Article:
I’ve seen worse boardings.

We’ve all seen worse boardings. After the mid-ice leaping shoulder-to-the-head, the one-foot-from-the-boards check-from-behind is the second most popular controversial hockey play of the year. It’s a play that sits right in the disputed borderlands between the hockey ethics that were and the hockey ethics to come. Some people look at those plays and say that’s a good hard check and fuck the victim for allowing himself to be vulnerable. Others look at them and say it’s a dirty thing and fuck the aggressor for taking advantage of a defenseless opponent. Po-tay-to, po-tah-to, and so it goes.

Bernier couldn’t have known exactly what would happen. Although he lined up the hit a good three seconds before connecting, an eternity of hockey-time, although he was planning the thing almost from the blue line, he could not have known then that it would draw a five minute major. He couldn’t have known that he’d catch the head quite so perfectly. He couldn’t have known that Scuderi would bleed. The most he could have known was that it would be a near thing, maybe a controversial thing. Bernier was flying in with every intention of finishing his check on an opponent in a dangerous position. He must have known there was risk. What he didn’t know was that there was risk to him.

Maybe in a dozen alternate hockey universes, Scuderi doesn’t bleed and that isn’t even a penalty. Maybe in October, that’s only two minutes. Maybe in 2005, it’s nothing at all. Maybe the way Steve Bernier grew up you make that hit every day of the week and twice on Sunday and get nothing but praise and adulation for doing so.

But now, in 2012, in the final game of a particularly blood-spattered playoff run, in a season where the NHL has seen some of its greatest heroes and villains alike laid low by nebulous post-concussion symptoms and hockey’s hungry ghosts are still haunting the pages of the New York Times, things are different. Yesterday, maybe that wasn’t a five-minute major. Today, and tomorrow and tomorrow and tomorrow, it is.

Sitting in the visitors dressing room, alone, and hearing the crowd howl with raw joy for the third time in five minutes, Steve Bernier must have hurt a kind of hurting beyond what most of us can imagine. Every player has had the experience of getting unlucky with a hit or a hook and forcing their team into a rough kill, and that hurts. Every player has made a bad decision and put their team down a goal, and that hurts even worse. But to put your team- a team that has staved off elimination twice in a row- down 0-3 in the sixth game of the Stanley Cup Finals? To essentially lose the Cup for them on the basis of a play you’ve made a hundred times and never really suffered for? That is more than painful. That is an existential crisis. That is a summer of sleepless nights.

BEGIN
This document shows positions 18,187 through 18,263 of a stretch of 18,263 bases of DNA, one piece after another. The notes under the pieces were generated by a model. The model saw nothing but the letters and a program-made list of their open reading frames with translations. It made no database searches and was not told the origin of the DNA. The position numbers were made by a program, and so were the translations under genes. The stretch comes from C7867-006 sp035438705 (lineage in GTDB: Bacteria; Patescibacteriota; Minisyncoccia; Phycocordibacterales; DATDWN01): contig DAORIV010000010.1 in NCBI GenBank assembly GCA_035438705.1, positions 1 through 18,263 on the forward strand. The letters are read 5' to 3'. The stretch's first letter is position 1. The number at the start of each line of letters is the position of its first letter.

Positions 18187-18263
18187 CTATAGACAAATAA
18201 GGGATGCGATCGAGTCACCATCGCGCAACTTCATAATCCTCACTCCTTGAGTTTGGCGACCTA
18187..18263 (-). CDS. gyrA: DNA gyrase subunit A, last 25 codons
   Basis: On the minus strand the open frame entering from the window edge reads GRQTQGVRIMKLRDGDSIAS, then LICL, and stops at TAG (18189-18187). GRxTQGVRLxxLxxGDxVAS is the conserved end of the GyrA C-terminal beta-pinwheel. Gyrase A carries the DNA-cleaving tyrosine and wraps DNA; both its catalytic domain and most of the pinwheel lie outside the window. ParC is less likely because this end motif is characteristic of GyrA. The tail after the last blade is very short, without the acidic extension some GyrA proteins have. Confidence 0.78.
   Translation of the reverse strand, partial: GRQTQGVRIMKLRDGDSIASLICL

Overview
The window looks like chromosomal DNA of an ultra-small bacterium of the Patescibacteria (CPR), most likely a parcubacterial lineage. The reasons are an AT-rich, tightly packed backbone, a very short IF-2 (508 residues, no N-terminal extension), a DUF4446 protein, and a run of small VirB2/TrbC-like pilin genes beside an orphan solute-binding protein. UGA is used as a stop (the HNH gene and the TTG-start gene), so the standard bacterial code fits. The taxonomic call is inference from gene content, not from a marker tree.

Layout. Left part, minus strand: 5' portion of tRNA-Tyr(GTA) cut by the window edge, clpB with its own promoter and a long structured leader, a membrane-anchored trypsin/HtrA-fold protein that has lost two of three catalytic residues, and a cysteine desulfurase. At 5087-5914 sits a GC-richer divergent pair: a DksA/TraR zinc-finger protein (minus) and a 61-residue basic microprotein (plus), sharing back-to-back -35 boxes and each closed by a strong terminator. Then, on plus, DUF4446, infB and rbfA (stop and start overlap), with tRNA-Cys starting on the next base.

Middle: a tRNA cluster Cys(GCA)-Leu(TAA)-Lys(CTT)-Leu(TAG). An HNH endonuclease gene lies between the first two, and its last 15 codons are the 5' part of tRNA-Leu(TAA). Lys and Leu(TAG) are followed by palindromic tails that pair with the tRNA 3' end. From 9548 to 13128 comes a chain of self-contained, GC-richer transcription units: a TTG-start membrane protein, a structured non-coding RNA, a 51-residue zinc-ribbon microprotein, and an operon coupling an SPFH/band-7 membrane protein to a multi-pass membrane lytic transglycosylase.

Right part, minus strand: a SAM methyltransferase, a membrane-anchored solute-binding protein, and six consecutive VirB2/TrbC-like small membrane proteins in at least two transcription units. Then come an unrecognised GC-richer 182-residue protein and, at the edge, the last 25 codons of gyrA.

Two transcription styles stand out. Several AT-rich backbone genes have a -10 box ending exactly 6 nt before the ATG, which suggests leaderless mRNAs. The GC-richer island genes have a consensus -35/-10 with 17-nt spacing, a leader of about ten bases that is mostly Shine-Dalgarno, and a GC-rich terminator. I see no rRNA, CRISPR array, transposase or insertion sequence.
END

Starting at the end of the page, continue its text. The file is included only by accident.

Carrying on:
And that is what has to happen for hockey’s values to change.

Pain is the heart of change. When we talk about reforming the game, we often talk about rules as if they had the power to deter all by themselves, but it is not the threat of punishments that transforms behavior. It is the reality of punishments. The threat alone is nothing, because threats can be avoided, dodged, mitigated. No threat is ever consistently and thoroughly made real- not in hockey rules, not even in social rules. Consistency of discipline is a noble ideal, but in a world where people still get away with real crime despite the awesome power of the state standing against it, it is unrealistic to assume that all hockey-crime will ever be fully and consistently punished. No matter where you draw the line between a legal play and an illegal play, there will always be a hundred times a year when the seconds and inches hover somewhere in-between. There will always be some controversy.